You might have heard that the best time to exercise is early in the morning — to get your metabolism going or to avoid unexpected distractions during the day that could derail your workout. But if you’re not a morning person, it may not work for you to try to get up at dawn to work out. The key is to do what’s most likely to work for you consistently.
Body temperature typically increases throughout the day, so muscle strength and endurance may peak in the late afternoon when body temperature is highest. The afternoon is also when reaction time is quickest and heart rate and blood pressure is lowest, all of which combine to improve performance and reduce the overall likelihood of injury.
It seems that there are benefits for both morning and early evening workouts. However, aside from all the research, the one thing that all scientists would agree on is that the most important thing is exercising, no matter what time of day. But at least now you are hopefully better informed as to which time of day may be best for what you are trying to achieve, be it banishing the fat, toning up, or just for general health and fitness.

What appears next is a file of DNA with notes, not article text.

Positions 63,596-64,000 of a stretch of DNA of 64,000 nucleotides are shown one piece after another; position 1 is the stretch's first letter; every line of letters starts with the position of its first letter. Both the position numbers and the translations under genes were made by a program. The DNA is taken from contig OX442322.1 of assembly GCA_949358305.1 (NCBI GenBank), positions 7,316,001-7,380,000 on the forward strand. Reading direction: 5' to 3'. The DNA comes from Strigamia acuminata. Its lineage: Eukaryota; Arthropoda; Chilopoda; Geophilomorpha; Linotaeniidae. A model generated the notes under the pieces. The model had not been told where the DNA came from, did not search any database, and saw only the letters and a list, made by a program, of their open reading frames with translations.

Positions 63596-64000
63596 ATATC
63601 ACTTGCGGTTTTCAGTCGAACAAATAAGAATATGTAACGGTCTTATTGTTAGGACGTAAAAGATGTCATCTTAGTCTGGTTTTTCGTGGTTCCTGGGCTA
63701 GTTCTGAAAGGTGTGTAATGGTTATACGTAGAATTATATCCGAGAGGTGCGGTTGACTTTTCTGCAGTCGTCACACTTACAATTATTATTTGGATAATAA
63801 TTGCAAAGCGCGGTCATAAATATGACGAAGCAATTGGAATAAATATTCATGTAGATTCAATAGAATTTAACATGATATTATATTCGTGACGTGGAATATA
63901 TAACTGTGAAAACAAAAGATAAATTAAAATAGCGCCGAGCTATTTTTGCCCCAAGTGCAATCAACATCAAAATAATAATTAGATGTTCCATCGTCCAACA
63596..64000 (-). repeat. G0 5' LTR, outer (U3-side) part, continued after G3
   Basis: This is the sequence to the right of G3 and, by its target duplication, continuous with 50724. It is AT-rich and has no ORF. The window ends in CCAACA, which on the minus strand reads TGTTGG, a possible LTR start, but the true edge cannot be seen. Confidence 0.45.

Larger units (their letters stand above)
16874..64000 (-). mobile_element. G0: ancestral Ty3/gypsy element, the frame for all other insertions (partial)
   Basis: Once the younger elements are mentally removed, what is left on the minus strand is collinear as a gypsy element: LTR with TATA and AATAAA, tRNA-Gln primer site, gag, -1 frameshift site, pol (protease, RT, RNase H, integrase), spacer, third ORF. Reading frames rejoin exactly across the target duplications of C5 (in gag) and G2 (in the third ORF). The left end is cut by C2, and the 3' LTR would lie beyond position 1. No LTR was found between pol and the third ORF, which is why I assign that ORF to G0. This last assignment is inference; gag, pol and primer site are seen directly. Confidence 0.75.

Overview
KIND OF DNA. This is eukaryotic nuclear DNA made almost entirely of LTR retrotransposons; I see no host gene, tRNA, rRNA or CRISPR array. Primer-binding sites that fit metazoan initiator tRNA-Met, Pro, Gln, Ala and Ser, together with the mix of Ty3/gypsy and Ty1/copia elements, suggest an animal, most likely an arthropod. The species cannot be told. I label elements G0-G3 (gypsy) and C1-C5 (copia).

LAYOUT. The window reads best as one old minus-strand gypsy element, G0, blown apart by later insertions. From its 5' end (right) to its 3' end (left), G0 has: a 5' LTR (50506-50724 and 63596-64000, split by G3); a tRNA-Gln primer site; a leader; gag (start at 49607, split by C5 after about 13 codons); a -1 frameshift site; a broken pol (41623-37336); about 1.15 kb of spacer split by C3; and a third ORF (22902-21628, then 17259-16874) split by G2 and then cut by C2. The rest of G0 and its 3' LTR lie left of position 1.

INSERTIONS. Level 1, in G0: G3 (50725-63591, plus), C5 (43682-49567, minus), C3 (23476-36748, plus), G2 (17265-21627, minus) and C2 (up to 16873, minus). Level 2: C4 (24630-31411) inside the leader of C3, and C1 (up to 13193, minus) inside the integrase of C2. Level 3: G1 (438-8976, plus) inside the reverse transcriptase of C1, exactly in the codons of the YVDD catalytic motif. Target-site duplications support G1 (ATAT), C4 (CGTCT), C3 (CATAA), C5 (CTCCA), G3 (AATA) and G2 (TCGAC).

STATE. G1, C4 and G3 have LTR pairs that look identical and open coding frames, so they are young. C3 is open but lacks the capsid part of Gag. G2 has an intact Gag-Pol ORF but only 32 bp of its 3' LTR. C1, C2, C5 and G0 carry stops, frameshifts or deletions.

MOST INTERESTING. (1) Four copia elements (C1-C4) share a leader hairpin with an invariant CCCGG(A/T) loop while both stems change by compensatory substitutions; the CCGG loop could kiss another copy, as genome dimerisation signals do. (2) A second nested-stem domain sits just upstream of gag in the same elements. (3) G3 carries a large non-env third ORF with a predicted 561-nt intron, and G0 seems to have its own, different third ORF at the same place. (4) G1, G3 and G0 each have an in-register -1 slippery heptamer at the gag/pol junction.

To stay motivated, choose activities you enjoy. If you’re a social person, do something that engages you socially. Take a group exercise class, join a recreational team or walk with a group of friends. If you prefer having time alone, walking, swimming or biking solo might be a better fit for you. If you’d like to spend more time with your family, find an activity you can all do together, like an after-dinner walk or game of soccer.
There are so many choices; don’t limit yourself to just one. Having a variety of fitness activities to choose from may keep you from getting bored or burned out.